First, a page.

I want to print out something really small for testing camera and lens resolution capabilities. I have a HP 4000 Laserprinter which is able to print at 1200 dpi. I am wondering what paper might be best suitable for my purpose?

Also I am wondering if glossy paper brings benefits here? The Internet is full of different paper all promising good quality, but which properties are most important to look at? I usually use only standard paper but this brings no benefit for 1200 dpi. I am afraid the ink is soaked too much. I don't want to print this much so price does not matter in the end.

This is a sample image which I want to print, the lines should be at the distance as specified.

enter image description here

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    \$\begingroup\$ This is off topic, as are "shopping" type questions on most if not all Stack Exchange sites. You can probably get a lot of information on various digital photography forums, as users there are likely to have experience. \$\endgroup\$
    – Zeiss Ikon
    Oct 27, 2021 at 15:37
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    \$\begingroup\$ Laser printers don't use ink, they use a dry toner which is fused to the paper by heat, so there should be no 'soak-up' spread at all. \$\endgroup\$
    – Tetsujin
    Oct 27, 2021 at 15:44
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    \$\begingroup\$ @ZeissIkon other than one sentence which asked for a specific place to look (now removed!), I think this is a good product recommendation question as it asks for "how to tell if this paper fits my purpose", along with a well-defined purpose. Good answers to this question should stand the test of time and still be relevant years from now; any bad answers which link to specific products, vendors etc can be downvoted or flagged appropriately by the community. \$\endgroup\$
    – Philip Kendall
    Oct 27, 2021 at 16:59
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    \$\begingroup\$ @Thomas, as this is PS printer maybe it's wise to use vector source instead of bitmap. Based on my humble experience this will provide better resolution of the print. Do not forget to install PS driver in to the operating system you use. \$\endgroup\$ Oct 28, 2021 at 6:33
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    \$\begingroup\$ @RomeoNinov Will check this out for sure. Thanks for the hint. \$\endgroup\$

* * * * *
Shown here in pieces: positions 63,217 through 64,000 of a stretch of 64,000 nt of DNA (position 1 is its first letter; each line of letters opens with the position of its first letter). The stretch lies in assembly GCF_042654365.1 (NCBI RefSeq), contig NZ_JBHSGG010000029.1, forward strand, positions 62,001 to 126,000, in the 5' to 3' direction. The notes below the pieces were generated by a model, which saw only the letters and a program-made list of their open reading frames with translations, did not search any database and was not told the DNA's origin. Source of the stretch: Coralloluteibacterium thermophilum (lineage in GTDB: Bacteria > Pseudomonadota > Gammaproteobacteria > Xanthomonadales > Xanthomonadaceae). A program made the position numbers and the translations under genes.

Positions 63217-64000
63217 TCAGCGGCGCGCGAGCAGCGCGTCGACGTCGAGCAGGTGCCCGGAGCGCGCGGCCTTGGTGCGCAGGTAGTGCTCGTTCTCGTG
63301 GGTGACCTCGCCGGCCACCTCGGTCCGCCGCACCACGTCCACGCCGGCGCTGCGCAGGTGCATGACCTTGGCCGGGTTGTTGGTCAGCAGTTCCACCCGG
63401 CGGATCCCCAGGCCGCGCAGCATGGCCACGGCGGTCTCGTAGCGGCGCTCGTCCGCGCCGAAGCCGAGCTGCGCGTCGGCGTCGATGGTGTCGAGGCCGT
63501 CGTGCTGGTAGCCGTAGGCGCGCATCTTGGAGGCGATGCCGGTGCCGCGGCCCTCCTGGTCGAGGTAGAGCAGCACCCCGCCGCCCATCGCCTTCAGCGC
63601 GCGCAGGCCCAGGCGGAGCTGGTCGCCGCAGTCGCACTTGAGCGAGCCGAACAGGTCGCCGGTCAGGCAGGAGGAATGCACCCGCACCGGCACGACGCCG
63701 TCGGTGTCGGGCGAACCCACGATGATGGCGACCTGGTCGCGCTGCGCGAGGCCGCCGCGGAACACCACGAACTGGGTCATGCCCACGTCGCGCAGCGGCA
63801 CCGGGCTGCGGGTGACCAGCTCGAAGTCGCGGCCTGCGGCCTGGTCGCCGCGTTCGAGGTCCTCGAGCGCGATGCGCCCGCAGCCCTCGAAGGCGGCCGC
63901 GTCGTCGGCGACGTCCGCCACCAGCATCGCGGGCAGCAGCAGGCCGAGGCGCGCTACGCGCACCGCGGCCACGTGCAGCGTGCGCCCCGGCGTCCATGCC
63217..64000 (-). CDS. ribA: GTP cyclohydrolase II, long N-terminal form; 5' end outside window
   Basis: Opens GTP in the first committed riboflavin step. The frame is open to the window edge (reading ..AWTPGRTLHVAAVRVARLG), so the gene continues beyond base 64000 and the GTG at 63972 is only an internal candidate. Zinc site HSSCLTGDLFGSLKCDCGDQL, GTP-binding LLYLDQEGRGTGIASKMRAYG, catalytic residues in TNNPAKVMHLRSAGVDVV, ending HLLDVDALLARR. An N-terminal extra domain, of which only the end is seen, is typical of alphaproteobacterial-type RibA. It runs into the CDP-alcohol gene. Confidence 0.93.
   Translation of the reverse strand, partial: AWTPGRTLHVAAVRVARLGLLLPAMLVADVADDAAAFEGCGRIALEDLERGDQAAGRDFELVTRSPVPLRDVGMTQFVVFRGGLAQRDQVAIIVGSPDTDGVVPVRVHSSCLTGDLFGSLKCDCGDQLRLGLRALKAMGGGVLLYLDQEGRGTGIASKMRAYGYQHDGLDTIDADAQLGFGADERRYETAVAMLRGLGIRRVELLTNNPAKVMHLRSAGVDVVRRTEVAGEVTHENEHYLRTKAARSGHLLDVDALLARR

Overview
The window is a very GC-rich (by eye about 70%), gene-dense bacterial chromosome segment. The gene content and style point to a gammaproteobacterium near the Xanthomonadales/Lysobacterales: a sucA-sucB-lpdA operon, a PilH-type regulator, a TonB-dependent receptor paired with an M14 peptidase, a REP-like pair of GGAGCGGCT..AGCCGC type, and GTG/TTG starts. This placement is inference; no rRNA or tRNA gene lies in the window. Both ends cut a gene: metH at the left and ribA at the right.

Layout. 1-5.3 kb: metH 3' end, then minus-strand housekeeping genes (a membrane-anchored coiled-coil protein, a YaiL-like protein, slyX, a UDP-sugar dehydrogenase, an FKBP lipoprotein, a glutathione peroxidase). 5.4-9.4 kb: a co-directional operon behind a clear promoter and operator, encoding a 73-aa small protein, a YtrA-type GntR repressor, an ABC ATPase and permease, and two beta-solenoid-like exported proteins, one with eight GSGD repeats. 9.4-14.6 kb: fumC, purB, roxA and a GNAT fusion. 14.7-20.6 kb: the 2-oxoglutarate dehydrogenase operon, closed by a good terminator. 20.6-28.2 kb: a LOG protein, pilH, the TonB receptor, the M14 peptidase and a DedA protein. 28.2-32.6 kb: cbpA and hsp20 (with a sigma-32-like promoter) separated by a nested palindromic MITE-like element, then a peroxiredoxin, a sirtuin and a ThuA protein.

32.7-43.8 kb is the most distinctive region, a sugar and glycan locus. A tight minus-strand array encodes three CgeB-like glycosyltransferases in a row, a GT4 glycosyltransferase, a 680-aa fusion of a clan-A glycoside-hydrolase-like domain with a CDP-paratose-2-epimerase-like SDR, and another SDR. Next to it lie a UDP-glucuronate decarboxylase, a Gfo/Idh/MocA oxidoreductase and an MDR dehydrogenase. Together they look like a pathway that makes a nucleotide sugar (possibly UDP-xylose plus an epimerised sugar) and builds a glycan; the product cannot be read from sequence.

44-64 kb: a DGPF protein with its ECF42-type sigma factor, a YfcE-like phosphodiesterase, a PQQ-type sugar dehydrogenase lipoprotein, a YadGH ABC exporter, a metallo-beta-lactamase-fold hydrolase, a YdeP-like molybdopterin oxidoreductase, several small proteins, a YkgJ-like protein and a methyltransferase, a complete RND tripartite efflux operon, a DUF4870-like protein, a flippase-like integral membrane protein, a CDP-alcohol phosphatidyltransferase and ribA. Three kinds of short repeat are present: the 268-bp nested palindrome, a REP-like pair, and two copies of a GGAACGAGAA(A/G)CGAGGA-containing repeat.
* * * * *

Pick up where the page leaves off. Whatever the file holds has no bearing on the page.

– Thomas
    Oct 28, 2021 at 11:00

1 Answer 1


Typically, finely printed details are created with photo lithography. The source image is created at a larger scale than the final image to reduce the effects of mechanical tolerances. The larger image is then optically reduced to the smaller final size.

In the extreme this is how silicon wafers are turned into semiconductor chips.

For a photographic test chart, the simplest method would be to use film to photograph an oversized original source image, and then to use traditional darkroom printing on a polyester paper to produce the test image at the desired size.

This would allow precision down to the fineness of silver crystals at the photographic and printing steps.

Ordinary computer system printing simply is not designed to that level of accuracy.

The 1200 dpi of a laser printer does not provide 1200 line pairs per inch. It is designed to provide high quality output at a nominal 300 or 600 dpi by filling in the spaces between dots.

Films designed for microfilm work are still available. That would be a good base material for high precision work.

Of course the requirements may be over specified. In that case, it is probably best to empirically test available papers and printers to see what best fits the job because paper is a highly variable material at small scales.

In addition, Mylar or other plastic media might be a better substrate for test images due to higher dimensional stability with changes to temperature and humidity. Again, testing is warranted if such things matter.

  • \$\begingroup\$ Small remark: as all the lines are horizontal and vertical the resolution of the printer do not need to be reduced as there is no need for dithering the lines. \$\endgroup\$ Oct 28, 2021 at 6:31
  • \$\begingroup\$ Thanks for this answer, you mention polyester paper might be used in a darkroom printing, I can see polyester based paper is available in special stores, so this might be worth a try. \$\endgroup\$
    – Thomas
    Oct 28, 2021 at 10:59
  • \$\begingroup\$ @RomeoNinov It is not dithering. Assuming dotsare approximately circular and ordinary features are wider than 1/300 inch, the “extra” dots solve close packing by creating overlap. This creates more uniform density of infill areas and hence better typography. In your vertical and horizontal scenario, the “extra” dots make the edges crisper. \$\endgroup\$ Oct 28, 2021 at 19:12

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